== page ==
A plate of these little half moon cookies will put a smile on any face. As the cookies bake, they expand, creating crackles in the sugar coating.
For this recipe, and for dozens of other Association-approved recipes, purchase The Big Book of Diabetic Desserts from our online store.
Serves: 26; Serving size: 2 cookies
Prep time: 15 minutes
Cook time: 10 minutes
1 1/2 cups all-purpose flour
3/4 cup unsweetened cocoa
1 1/2 tsp baking powder
1/4 tsp salt
1/2 cup 67% vegetable oil butter-flavored spread, at room temperature
1 cup dark brown sugar
2 large eggs
2 tsp vanilla extract
3 Tbsp confectioners' sugar
- Preheat oven to 350°F. Line the baking sheets with parchment paper and set aside. Combine the flour, cocoa, baking powder, and salt in a medium bowl and whisk to mix well. Set aside.
- Combine the butter-flavored spread and brown sugar in a large bowl and beat at medium speed until mixture is fluffy. Beat in the eggs, one at a time. Beat in the vanilla.
- Add the flour mixture and beat at low speed until a stiff dough forms. Place the confectioners’ sugar in a shallow dish. Roll the dough into 52 balls, 2 level teaspoons each. Toss in confectioners’ sugar to coat, shaking off excess.
- Place 1 inch apart on prepared baking sheets. Bake 8 to 10 minutes, or until cookies are lightly browned on the bottoms and have a crackled appearance on top.
- Cool the cookies on the baking sheets on wire racks for 2 minutes.
- Remove from the baking sheets and cool completely on the wire racks. The cookies can be covered in an airtight container and stored at room temperature up to 3 days.
Calories from Fat: 33
Total Fat: 4 g
Saturated Fat: 1 g
Cholesterol: 16 mg
Sodium: 81 mg
Total Carbohydrate: 16 g
Dietary Fiber: 1 g
Sugars: 9 g
Protein: 2 g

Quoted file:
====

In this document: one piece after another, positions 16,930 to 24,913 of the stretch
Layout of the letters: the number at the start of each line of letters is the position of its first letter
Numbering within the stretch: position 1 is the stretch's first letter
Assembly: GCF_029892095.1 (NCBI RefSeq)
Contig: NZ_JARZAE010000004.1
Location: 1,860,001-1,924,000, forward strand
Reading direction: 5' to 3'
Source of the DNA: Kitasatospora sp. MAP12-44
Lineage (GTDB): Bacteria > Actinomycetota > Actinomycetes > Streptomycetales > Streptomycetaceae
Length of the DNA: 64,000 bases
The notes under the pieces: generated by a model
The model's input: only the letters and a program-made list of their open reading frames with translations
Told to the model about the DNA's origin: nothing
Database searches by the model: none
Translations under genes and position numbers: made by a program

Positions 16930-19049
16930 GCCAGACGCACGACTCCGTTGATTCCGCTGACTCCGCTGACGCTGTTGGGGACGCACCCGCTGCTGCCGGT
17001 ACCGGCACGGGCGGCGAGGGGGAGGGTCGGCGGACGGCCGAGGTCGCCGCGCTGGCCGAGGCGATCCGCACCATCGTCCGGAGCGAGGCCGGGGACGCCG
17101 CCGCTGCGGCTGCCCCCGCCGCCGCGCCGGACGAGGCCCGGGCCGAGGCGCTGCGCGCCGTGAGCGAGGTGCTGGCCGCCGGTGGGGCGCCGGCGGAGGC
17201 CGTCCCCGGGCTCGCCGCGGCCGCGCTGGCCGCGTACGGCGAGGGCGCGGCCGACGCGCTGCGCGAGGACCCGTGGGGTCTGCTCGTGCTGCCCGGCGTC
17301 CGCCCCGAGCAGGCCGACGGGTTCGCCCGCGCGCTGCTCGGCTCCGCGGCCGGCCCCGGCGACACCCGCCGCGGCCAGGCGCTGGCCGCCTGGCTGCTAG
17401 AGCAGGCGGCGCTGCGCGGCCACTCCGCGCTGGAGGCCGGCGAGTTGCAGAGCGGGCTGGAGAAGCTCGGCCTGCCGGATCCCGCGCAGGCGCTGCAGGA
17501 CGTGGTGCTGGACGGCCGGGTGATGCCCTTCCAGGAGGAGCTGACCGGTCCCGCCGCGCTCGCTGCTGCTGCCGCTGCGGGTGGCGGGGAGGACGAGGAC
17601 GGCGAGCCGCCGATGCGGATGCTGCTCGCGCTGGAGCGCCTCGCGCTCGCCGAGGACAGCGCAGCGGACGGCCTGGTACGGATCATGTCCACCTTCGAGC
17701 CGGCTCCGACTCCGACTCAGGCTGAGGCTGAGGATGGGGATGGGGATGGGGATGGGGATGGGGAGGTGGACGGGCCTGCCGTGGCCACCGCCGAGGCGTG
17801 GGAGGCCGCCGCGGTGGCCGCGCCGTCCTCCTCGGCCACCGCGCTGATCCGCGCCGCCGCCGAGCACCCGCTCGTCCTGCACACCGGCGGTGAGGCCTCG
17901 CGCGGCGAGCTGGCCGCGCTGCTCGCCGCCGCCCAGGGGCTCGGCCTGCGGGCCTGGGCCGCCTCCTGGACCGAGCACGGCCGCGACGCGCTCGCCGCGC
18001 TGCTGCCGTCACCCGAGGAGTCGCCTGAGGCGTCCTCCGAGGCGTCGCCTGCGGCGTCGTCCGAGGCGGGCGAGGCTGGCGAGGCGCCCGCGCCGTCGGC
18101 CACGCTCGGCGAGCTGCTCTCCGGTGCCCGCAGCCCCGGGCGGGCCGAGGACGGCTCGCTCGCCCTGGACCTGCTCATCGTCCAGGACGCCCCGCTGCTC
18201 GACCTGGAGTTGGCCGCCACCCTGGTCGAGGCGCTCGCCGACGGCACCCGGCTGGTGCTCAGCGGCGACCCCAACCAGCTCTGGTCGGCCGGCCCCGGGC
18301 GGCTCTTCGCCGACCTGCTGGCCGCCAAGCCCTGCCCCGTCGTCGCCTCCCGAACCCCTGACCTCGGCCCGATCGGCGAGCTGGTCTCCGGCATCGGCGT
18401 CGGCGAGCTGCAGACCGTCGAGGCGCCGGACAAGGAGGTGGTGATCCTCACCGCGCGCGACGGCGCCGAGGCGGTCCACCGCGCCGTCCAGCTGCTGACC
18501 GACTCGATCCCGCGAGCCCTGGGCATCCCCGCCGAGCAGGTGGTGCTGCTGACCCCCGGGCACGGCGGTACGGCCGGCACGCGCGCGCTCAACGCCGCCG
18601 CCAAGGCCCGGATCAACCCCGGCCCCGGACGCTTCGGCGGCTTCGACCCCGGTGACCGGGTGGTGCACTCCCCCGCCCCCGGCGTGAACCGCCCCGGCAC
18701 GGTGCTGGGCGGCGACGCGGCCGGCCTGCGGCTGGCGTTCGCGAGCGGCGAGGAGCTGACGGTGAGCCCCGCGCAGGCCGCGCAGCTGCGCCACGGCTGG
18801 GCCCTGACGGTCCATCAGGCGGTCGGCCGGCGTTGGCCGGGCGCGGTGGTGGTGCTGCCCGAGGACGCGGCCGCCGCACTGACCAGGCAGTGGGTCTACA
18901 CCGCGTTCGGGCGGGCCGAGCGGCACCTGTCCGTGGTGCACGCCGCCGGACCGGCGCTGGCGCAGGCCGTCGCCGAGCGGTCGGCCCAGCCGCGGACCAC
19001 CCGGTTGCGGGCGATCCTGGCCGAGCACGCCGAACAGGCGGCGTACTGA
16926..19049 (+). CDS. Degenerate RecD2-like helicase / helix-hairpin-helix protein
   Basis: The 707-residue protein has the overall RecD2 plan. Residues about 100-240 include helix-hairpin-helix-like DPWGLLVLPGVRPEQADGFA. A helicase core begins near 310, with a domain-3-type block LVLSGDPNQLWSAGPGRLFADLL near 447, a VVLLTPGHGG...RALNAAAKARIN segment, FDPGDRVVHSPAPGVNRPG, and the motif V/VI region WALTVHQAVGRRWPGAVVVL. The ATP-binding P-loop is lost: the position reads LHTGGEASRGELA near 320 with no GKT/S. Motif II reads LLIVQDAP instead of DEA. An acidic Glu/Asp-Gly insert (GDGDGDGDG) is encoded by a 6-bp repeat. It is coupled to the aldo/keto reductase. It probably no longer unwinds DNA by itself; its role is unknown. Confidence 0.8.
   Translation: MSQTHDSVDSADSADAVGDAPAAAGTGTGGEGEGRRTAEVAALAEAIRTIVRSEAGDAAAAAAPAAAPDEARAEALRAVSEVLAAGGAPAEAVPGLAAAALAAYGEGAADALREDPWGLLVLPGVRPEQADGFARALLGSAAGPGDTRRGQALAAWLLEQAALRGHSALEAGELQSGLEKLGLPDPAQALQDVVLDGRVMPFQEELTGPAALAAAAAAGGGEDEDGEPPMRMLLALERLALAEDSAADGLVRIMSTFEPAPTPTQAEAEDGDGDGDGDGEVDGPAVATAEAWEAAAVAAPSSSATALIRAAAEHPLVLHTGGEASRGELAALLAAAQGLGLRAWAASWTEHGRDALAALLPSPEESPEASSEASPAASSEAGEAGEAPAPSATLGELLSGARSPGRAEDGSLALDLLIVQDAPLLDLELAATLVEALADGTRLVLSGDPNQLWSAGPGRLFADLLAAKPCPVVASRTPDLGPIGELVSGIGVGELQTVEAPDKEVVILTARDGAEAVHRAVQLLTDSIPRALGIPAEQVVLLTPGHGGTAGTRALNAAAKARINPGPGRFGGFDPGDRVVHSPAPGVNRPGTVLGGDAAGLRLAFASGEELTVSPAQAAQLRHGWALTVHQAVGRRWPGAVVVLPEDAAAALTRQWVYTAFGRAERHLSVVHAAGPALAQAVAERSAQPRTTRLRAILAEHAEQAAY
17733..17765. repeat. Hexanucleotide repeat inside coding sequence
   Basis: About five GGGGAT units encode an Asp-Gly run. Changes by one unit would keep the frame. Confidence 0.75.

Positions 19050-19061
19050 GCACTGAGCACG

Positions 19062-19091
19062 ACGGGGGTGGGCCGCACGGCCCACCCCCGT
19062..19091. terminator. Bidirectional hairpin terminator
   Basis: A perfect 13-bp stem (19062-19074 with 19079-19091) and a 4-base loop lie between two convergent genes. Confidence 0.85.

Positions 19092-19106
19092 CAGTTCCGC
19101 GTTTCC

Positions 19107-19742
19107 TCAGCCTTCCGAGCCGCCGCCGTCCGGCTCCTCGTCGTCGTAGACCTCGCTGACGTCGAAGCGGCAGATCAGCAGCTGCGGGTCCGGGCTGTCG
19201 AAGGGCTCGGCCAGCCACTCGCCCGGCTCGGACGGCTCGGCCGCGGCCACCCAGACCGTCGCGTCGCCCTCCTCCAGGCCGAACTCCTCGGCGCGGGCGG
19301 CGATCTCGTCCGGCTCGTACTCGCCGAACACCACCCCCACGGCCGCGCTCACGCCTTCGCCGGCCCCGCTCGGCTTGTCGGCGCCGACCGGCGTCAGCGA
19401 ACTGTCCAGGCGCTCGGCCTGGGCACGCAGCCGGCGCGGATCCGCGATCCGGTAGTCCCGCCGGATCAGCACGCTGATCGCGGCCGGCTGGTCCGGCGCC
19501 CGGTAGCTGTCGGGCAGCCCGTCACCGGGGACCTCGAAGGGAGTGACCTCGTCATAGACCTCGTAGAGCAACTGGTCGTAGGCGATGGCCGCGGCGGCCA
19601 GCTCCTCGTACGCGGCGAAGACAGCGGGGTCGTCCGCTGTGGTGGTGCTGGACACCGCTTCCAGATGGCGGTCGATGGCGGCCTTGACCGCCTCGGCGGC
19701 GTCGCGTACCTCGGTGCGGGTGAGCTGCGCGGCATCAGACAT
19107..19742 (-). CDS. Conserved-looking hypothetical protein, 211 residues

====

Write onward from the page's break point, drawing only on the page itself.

Not all recipes presented here are necessarily appropriate for all people with diabetes, nor will all recipes fit into every meal plan. No two meal plans are alike. Work with your health care provider, diabetes educator or dietitian to design a meal plan that's right for you, and includes the foods you love. A key message for people with diabetes is "Carbs Count." Foods high in carbs (carbohydrates) -- bread, tortillas, rice, crackers, cereal, fruit, juice, milk, yogurt, potatoes, corn, peas, sweets -- raise your blood glucose levels the most.
For many people, having 3 or 4 servings of a carb choice at each meal and 1 or 2 servings at snacks is about right. Keep an eye on your total number of servings. For example, if you choose to have dessert, cut back on potatoes.
Round out your meals with a serving of:
- Meat (such as fish or chicken) or meat substitute (such as beans, eggs, cheese, and tofu) about the size of a deck of cards and
- Non-starchy vegetables (such as broccoli or lettuce). If you have three (3) or more servings of non-starchy vegetables, count them as a carbohydrate choice. Three (3) servings is equal to 1 1/2 cups of cooked vegetables, or three (3) cups of raw vegetables.
Check your blood glucose to see how your food choices or these recipes affect your blood glucose. If your meal plan isn't working for you, talk to your dietitian about making a new one.
Along with exercise and medications (insulin or oral diabetes pills), nutrition is important for good diabetes management. By eating well-balanced meals in the correct amounts, you can keep your blood glucose level as close to normal (non-diabetes level) as possible.
The recipes on this page are only a part of what is offered in recipe books from the American Diabetes Association. Many also include information on meal planning, portion control, food buying and seasoning, as well as general cooking hints and tips for people with diabetes.
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